“The fact that your life is getting harder and more expensive on our watch proves that we’re right” is a weird flex for the governing party. But Obama’s defenders made this argument too when gas prices began rising during his presidency. Anyone to the right of Jen Psaki is destined to wonder: Does the White House want gas prices to rise in hopes that it’ll drive the public towards green alternatives?
Would Carter-style gas lines be a good thing? A little pain — or a lot — now might boost demand long-term for vehicles that run on renewable energy sources.
I remember Rahm Emanuel, then Obama’s chief of staff, saying during the financial crisis that one should never let a crisis go to waste. That was a big deal in fostering suspicion among conservatives that a party that wants to remake America in momentous ways welcomes crisis to some extent. And it was a short step from there to believing that a party that welcomes crisis might quietly be willing to engineer it, which is how the phrase “Cloward-Piven” went mainstream in political media.
Although, realistically, if you were going to encourage a policy crisis aimed at achieving your long-term goals, gas prices would be the last thing you’d choose. Americans feel that in their wallets every day. Discontent over energy costs is a neon sign flashing “ELECT THE OTHER PARTY.”
Even so, Gabe Malor’s point here reminds of something I hear from family often:
Hence the closing of pipelines and power plants. If you raise the price of gas to be in the ballpark of "clean energy," whatever that looks like, you've made it easier to switch to the new technologies—even though in the meantime you've made everyone worse off.
— Gabriel Malor (@gabrielmalor) November 12, 2021
My relatives can’t understand why Biden would oppose pipelines in the U.S. like Keystone while standing aside as Russia completes its Nord Stream 2 pipeline to Germany. That too feeds the sense that the Democratic administration views higher gas prices domestically as a desirable thing in certain ways. When gas is cheap here at home that logic doesn’t have much salience, but when it isn’t, uh oh.
If I were Psaki, I’d wait until after gas prices had come down to start formulating lessons from the crisis for the public. Doing it while Americans are feeling the pinch smells of “the worse, the better” logic. The message now should be “We’re doing everything we can to hold down the cost of gas.” Full stop.
Psaki on skyrocketing gas prices: "Our view is that the rise in gas prices over the long term makes an even stronger case for doubling down our investment and our focus on clean energy options." pic.twitter.com/mjymFF8DX8
— Daily Caller (@DailyCaller) November 12, 2021
Uh, are they doing everything they can to hold down the cost of gas? She’ll get back to you:
WATCH: Jen Psaki says she doesn’t have “anything to preview” on how Joe Biden will lower gas prices. pic.twitter.com/EMvtm5bFDO
— RNC Research (@RNCResearch) November 12, 2021
Who’s to blame for the rising cost of gas? Systemic inflation is a factor, of course. Wall Street is also being dinged as oil companies have held off on expanding production in order to keep costs low and keep shareholders happy. And then there’s OPEC, which Psaki mentions repeatedly in the clip. Yesterday the Intercept claimed that Mohammed bin Salman’s personal grudge against Biden is behind OPEC’s refusal to increase the flow of oil. When the president requested that OPEC boost production in August, MBS said nope:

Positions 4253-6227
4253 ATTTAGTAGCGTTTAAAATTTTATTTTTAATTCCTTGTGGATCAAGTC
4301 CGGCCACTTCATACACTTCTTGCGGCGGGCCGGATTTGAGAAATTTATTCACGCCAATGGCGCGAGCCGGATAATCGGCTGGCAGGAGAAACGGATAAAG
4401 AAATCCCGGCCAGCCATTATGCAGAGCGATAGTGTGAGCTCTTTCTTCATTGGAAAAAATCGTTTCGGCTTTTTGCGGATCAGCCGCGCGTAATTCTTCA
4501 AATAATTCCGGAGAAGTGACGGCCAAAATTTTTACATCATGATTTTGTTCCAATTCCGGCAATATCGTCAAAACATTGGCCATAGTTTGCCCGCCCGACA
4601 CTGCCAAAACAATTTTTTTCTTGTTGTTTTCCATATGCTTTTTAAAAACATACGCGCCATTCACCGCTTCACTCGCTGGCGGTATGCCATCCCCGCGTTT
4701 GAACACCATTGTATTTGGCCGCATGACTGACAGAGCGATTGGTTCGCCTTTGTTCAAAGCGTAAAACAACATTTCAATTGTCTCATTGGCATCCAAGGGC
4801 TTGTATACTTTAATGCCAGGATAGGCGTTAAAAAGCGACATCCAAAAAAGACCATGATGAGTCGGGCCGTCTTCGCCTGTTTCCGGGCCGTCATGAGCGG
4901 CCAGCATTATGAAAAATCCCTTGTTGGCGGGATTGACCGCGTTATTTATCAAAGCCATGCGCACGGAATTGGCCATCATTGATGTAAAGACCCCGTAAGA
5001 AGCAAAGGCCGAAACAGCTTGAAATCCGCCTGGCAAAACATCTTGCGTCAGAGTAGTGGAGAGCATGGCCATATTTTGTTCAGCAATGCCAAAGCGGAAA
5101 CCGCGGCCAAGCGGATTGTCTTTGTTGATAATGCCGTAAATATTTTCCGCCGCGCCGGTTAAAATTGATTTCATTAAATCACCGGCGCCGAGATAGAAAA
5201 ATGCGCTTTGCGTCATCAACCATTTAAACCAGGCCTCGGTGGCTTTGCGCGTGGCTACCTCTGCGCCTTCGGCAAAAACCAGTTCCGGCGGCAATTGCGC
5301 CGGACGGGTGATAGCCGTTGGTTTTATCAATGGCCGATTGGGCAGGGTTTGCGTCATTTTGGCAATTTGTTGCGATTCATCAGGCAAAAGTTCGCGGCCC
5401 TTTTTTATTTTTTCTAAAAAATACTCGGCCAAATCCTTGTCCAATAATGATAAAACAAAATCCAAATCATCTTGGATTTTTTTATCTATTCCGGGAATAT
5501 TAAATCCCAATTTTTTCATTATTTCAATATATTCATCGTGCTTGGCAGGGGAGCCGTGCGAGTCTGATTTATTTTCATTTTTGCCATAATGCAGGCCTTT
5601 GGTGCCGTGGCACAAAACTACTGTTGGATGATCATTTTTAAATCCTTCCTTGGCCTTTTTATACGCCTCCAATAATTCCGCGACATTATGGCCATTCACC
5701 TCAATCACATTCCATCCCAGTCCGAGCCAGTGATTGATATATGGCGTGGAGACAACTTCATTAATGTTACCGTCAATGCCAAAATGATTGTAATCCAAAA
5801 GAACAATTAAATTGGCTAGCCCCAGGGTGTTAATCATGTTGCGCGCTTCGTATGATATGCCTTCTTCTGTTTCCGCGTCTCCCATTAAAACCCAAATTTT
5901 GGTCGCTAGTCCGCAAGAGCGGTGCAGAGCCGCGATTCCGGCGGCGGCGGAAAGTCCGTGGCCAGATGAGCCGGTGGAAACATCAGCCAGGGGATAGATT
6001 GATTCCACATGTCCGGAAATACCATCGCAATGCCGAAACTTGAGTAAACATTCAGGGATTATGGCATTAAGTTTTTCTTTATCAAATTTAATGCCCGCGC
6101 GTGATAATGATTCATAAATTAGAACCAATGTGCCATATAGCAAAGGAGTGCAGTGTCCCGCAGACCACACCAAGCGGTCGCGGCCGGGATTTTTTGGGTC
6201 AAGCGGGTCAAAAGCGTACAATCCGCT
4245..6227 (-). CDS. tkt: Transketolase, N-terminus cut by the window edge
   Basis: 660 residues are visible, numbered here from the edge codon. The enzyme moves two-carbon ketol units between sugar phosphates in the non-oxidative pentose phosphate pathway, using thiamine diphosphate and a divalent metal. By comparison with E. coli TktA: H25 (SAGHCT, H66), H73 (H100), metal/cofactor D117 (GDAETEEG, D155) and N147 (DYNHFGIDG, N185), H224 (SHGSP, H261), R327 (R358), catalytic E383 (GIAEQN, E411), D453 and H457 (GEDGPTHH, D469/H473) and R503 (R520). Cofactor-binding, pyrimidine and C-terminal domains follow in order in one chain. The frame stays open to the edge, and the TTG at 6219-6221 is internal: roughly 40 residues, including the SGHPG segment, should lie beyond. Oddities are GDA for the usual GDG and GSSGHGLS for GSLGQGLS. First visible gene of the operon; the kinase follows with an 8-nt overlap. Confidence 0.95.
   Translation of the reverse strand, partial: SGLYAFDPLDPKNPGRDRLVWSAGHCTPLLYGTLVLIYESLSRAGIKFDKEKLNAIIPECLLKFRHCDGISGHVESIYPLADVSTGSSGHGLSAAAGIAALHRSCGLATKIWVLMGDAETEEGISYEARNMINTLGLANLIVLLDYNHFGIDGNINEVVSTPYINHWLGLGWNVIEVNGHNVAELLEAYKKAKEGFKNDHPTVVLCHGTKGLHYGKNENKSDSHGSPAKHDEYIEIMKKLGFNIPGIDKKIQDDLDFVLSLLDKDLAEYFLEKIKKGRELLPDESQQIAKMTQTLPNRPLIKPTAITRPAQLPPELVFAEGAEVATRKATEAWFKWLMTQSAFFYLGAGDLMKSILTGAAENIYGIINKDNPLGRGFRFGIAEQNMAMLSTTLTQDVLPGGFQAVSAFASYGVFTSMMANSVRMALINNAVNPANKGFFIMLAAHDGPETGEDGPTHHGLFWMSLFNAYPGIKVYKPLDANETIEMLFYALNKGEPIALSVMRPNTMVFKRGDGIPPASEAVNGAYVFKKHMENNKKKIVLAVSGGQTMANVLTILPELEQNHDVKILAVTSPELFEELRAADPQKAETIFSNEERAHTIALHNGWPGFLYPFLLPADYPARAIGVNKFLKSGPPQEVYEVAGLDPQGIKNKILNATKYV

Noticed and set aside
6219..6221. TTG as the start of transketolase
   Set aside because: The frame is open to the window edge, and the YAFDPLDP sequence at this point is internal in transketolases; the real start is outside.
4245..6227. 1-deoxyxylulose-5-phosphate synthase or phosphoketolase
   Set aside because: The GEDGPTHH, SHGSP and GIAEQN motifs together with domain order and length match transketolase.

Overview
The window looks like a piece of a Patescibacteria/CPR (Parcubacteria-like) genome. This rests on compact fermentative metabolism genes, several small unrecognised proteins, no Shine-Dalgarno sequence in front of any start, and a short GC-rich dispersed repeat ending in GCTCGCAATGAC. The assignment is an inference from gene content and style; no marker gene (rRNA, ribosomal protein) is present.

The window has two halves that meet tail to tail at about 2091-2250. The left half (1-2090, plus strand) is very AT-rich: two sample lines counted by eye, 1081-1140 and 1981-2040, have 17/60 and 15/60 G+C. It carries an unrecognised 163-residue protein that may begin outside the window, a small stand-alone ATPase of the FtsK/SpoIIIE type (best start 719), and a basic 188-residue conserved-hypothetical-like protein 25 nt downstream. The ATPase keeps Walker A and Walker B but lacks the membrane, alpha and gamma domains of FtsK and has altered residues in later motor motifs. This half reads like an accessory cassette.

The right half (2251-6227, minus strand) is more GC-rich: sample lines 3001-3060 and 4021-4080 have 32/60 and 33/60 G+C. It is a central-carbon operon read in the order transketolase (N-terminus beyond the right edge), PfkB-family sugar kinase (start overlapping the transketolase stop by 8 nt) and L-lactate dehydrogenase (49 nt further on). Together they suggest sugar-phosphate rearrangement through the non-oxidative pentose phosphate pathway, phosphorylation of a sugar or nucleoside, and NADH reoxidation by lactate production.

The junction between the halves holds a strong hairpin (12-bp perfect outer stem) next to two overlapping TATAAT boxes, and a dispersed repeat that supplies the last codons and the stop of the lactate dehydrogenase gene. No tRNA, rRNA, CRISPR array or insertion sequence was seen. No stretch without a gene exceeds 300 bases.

This time MBS refused, angry at having yet to be granted an audience with Biden and contemptuous of the U.S. pullback from the war in Yemen. As one of his first pieces of business, Biden had ordered the end of American support for Saudi Arabia and the UAE’s war, though caveated it by barring only the backing of “offensive operations.” Saudi Arabia nevertheless received it as a grievous blow…
“The United States, through our own policies, has essentially empowered MBS to impose economic sanctions on us,” a senior Senate aide, who was not authorized to speak on the record, told The Intercept.
MBS’s refusal to bail Biden out by opening the spigot is calculated, said Jon Hoffman, a Middle East analyst who recently penned a critical article on the UAE and Mohammed bin Zayed, the crown prince of UAE capital Abu Dhabi and the country’s de facto ruler, in Foreign Policy. “They definitely know what they’re doing, and those who play innocent and act like this is not a coordinated strategy are either just ignorant or in the pockets of MBS or MBZ,” Hoffman said.
Jim Geraghty notes that Biden’s posture towards Saudi Arabia as president has been strikingly mild relative to the tough talk he engaged in as a candidate — but not mild enough to suit the Saudis, it seems. Does MBS intend to keep up the squeeze into next year and screw Biden in the expectation that high prices will help Republicans in the midterms? That would be “the worse, the better” from the other partisan direction.
I’ll leave you with this. The media is liberal but there are some problems that affect Americans so immediately that they can’t be ignored.
Americans are facing "sticker shock" on their heating bills, NBC reports.
"Natural gas up 130% from a year ago, heating oil up 59%, and prices could move even higher." pic.twitter.com/JLrihdraE2
— RNC Research (@RNCResearch) November 12, 2021